Surprisingly, for all the game throws at you, this is probably the weakest point. Propositions are side deals that net you small gil amounts and useless treasures, and are only viable as outlets into the inner world of Ivalician cultuer. Finding secret characters is ver worthwhile, but isn't of very long duration (last chapter only).
Deep Dungeon is an abandoned lighthouse off the coast of Warjilis, and that is probably one of the more constructive sidequests to pursue. You can find rare weapons, equipment, and items hidden below traps (four per level). However, the area is completely dark and only can be lit up when someone crystallizes. At the bottom, you find one of Gariland's legends coveting something very valuable (but ultimately useless to you).
The game is plenty involving without sidequests, but it would have been nice to see more featured. For someone who's content with the game as it is, I can appreciate the effort because I like to see the minute details that the game offers. Yet, I can't help but wonder how much the game could have been elevated itself if the sidequests were more abundant and useful.
[OTHER PROS AND CONS]
+ Plot rolls along well
+ Enemy AI doesn't hand you victories
+ Animal allies offer fun variants to battle
+ Storyline battles are not bland
+ Plotline is driven by the realism of the characters
- Translation errors botch the speech scenes occasionally
- Sidequests are fulfilling only to a small degree
- The character Orlandu makes the game too easy (:P)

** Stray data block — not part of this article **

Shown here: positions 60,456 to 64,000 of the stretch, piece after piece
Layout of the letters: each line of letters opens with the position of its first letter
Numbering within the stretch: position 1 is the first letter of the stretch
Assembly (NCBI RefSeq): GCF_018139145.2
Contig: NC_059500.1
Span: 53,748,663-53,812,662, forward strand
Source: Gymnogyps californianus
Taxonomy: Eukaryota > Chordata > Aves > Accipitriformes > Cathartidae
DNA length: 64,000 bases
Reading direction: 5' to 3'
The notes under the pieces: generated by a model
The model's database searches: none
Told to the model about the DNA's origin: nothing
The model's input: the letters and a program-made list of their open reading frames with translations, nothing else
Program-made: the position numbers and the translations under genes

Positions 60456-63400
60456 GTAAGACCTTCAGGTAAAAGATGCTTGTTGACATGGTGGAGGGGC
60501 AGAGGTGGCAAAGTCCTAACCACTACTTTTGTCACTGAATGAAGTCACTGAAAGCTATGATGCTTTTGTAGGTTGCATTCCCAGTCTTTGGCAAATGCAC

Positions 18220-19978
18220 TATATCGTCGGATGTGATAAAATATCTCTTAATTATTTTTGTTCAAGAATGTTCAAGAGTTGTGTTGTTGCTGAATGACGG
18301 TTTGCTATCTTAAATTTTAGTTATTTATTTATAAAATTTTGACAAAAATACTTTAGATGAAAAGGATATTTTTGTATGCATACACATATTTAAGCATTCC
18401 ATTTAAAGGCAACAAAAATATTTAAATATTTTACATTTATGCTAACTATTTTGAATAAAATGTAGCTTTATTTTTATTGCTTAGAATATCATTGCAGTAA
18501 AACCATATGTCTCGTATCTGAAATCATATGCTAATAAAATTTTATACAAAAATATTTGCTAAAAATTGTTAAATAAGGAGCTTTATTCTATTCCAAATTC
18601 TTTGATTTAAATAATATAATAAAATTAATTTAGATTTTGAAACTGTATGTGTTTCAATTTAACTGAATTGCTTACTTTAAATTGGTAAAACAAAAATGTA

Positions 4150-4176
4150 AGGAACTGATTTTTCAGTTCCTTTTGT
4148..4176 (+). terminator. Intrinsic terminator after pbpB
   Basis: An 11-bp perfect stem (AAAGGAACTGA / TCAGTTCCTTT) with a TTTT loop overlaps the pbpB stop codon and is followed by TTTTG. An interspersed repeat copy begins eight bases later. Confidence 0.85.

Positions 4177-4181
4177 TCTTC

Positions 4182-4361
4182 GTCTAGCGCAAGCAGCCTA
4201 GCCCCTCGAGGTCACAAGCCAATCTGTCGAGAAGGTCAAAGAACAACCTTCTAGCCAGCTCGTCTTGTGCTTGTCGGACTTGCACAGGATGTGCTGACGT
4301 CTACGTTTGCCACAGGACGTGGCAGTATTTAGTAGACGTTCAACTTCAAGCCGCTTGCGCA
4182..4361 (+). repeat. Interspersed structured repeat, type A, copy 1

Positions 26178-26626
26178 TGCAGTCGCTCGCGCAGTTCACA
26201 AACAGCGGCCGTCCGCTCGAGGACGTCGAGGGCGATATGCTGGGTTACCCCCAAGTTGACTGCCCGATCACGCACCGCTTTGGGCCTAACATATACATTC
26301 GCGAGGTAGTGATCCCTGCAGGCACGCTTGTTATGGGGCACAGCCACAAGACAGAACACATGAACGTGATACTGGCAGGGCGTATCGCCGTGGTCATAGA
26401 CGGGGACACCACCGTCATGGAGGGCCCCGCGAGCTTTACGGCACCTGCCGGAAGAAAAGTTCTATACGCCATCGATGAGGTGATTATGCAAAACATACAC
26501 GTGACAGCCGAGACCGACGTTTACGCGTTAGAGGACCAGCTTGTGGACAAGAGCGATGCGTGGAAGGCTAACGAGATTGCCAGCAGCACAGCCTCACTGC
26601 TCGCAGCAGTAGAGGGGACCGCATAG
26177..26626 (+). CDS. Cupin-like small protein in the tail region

The game is a hallmark for the strategy RPG genre. Not only does it feature a complex and enrapturing plot, but it does not deviate from its roots in seriousness. The characters echo those of the real world, the situations are on scale with those in reality. This game is both a portrait of history and what is to come.
It's my favorite game of all time for the reasons I've stated. The only qualms that I have that would have any real bearing on my decision are the translation issues. After reading what someone translated from the Japanese version of the game, my eyes were opened to whole new possibilites and thoughts. It's really a shame that a few scenes could make that much difference in the player's thoughts, but at the same time, it's nice to see the game's connectivity that strong.
So, on that note, I give my final standings for each category:
Story - 10/10
Gameplay - 10/10
Graphics - 8/10 (I shouldn't even factor this in, really)
Music - 9/10
Plot Advancement - 10/10
Sidequests - 7/10
Total - 54/60 = 91% Satisfaction rate
The Verdict: Such an enthralling game that the faults are easily smoothed over.
Community review by shotgunnova (January 19, 2007)
A bio for this contributor is currently unavailable, but check back soon to see if that changes. If you are the author of this review, you can update your bio from the Settings page.
If you enjoyed this Final Fantasy Tactics review, you're encouraged to discuss it with the author and with other members of the site's community. If you don't already have an HonestGamers account, you can sign up for one in a snap. Thank you for reading!